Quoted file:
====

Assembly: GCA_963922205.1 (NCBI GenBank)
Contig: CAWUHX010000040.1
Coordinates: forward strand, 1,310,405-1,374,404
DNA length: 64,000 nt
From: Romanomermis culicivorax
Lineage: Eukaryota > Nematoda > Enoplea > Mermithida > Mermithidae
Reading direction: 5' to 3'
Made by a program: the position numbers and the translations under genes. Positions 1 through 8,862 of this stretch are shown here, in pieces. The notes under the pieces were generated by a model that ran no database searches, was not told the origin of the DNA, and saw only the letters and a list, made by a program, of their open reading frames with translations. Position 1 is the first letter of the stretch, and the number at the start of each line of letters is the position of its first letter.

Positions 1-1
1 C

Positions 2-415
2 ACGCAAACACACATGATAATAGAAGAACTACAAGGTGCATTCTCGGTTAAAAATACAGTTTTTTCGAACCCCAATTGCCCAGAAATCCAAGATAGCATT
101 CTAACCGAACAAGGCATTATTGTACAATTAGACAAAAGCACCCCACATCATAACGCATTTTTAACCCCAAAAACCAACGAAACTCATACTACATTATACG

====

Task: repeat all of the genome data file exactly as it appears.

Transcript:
Assembly: GCA_963922205.1 (NCBI GenBank)
Contig: CAWUHX010000040.1
Coordinates: forward strand, 1,310,405-1,374,404
DNA length: 64,000 nt
From: Romanomermis culicivorax
Lineage: Eukaryota > Nematoda > Enoplea > Mermithida > Mermithidae
Reading direction: 5' to 3'
Made by a program: the position numbers and the translations under genes. Positions 1 through 8,862 of this stretch are shown here, in pieces. The notes under the pieces were generated by a model that ran no database searches, was not told the origin of the DNA, and saw only the letters and a list, made by a program, of their open reading frames with translations. Position 1 is the first letter of the stretch, and the number at the start of each line of letters is the position of its first letter.

Positions 1-1
1 C

Positions 2-415
2 ACGCAAACACACATGATAATAGAAGAACTACAAGGTGCATTCTCGGTTAAAAATACAGTTTTTTCGAACCCCAATTGCCCAGAAATCCAAGATAGCATT
101 CTAACCGAACAAGGCATTATTGTACAATTAGACAAAAGCACCCCACATCATAACGCATTTTTAACCCCAAAAACCAACGAAACTCATACTACATTATACG